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  • The Frozen Dead

    The Frozen Dead


    [Originally appeared at]

    Herbert J. Leder’s The Frozen Dead is the only movie I know that touches on that awkward teenage feeling of finding out that your uncle is a Nazi mad scientist who’s keeping your best friend’s decapitated head alive in his dungeon laboratory as part of a plan to create an army of zombie storm troopers. Forget rich allegory or fine feelings or even good filmmaking for a moment —the pleasure of The Frozen Dead lies in…

  • The Blood on Satan's Claw

    The Blood on Satan's Claw


    This review may contain spoilers. I can handle the truth.

    [Originally appeared at the now defunct]

    As the ‘60s faded into the ‘70s, British horror movies turned vicious, and movies like Michael Reeves’s The Conqueror Worm(1968) and Terence Fisher’s Frankenstein Must Be Destroyed (1969) avoided the comforting tidiness and blurry but profound moral distinctions that had characterized British genre cinema for two decades. Piers Haggard’s spooky, nightmarish 1971 period horror film Blood on Satan’s Claw mirrors the mood of that era with its tale of demonic, galvanic evil messily…

Recent reviews

  • Beautiful Darling

    Beautiful Darling


    Very moving and funny and sacred as an ode to Candy Carling, yet also not half the film it could have been. Speaking to Fran Lebowitz, as a contemporary and a witness to Candy and her scene, is justifiable, and her vocal transphobia helps you instantly and accurately perceive how even the queer refuge of Warhol's coterie was far from Utopia for someone like Candy, but I nevertheless question of the wisdom of giving her so much more speaking time…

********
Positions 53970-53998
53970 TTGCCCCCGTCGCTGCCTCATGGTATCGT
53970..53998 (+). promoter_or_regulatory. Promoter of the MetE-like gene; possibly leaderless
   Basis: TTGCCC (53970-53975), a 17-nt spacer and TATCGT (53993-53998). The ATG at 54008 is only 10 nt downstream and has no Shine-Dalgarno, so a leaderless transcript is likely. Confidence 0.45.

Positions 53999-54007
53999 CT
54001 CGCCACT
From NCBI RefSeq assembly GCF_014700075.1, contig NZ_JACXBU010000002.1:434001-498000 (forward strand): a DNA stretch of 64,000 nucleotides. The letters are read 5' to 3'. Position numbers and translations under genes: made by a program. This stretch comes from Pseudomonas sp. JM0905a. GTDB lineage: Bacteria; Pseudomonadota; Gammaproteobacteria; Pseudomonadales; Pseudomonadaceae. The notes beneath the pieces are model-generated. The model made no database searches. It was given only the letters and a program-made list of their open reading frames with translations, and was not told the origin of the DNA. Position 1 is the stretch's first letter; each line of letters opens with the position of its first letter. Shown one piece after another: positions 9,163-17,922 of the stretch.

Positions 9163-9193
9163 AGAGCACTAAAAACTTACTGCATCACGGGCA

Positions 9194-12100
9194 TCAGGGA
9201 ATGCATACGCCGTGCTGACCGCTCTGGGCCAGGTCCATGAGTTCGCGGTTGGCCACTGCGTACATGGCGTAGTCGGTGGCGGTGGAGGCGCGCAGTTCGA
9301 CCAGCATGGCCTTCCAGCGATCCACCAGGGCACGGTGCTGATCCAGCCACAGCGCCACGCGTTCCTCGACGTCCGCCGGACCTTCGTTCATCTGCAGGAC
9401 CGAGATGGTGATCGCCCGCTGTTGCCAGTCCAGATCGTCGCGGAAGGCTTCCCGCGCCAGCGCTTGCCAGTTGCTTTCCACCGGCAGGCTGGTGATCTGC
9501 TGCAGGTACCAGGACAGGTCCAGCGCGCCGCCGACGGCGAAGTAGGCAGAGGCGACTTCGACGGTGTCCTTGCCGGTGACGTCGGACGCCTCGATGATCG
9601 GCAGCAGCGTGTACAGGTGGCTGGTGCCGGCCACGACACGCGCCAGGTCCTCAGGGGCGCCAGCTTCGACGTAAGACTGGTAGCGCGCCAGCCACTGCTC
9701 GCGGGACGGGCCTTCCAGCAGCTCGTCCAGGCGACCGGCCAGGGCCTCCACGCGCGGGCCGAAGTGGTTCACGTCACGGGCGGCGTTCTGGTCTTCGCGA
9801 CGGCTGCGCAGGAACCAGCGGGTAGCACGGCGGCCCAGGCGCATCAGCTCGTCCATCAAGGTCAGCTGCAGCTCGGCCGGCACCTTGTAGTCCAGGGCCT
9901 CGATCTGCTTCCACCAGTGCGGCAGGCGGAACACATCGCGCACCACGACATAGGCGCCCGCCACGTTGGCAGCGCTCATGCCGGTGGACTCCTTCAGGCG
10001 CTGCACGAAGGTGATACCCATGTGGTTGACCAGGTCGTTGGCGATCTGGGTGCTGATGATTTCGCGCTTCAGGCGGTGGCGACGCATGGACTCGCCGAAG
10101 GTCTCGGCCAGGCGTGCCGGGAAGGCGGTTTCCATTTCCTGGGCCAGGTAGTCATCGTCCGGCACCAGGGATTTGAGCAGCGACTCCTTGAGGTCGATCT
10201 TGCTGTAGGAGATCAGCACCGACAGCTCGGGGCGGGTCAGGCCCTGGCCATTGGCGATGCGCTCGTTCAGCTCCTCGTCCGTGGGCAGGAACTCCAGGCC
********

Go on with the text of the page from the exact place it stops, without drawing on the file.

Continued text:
• Are These Our Children

    Are These Our Children


    A familiar tale, eccentrically told: straight from listening to hot jazz music to sitting on death row. The fall of hot jazz and the rise of sweet swing saved so many American yutes from fast damnation. God bless you, Guy Lombardo and Glenn Miller.

Popular reviews

  • Double Indemnity

    Double Indemnity


    All you need to make a movie is a girl, a gun, and a life insurance policy.

  • In the Mood for Love

    In the Mood for Love


    A movie about memory, and about clothes and food and cigarettes and Nat King Cole records, all of which play their part in a story not only of lost love, but of an ancient empire in which love collapsed in on itself in a quiet apocalypse. In his attention to minutiae, Wong realizes the aesthetic ambitions of the 1920s film theorist and filmmaker Jean Epstein, the prophet of photogénie, the fetishistic obsession with photographic detail and arrested gesture. In its…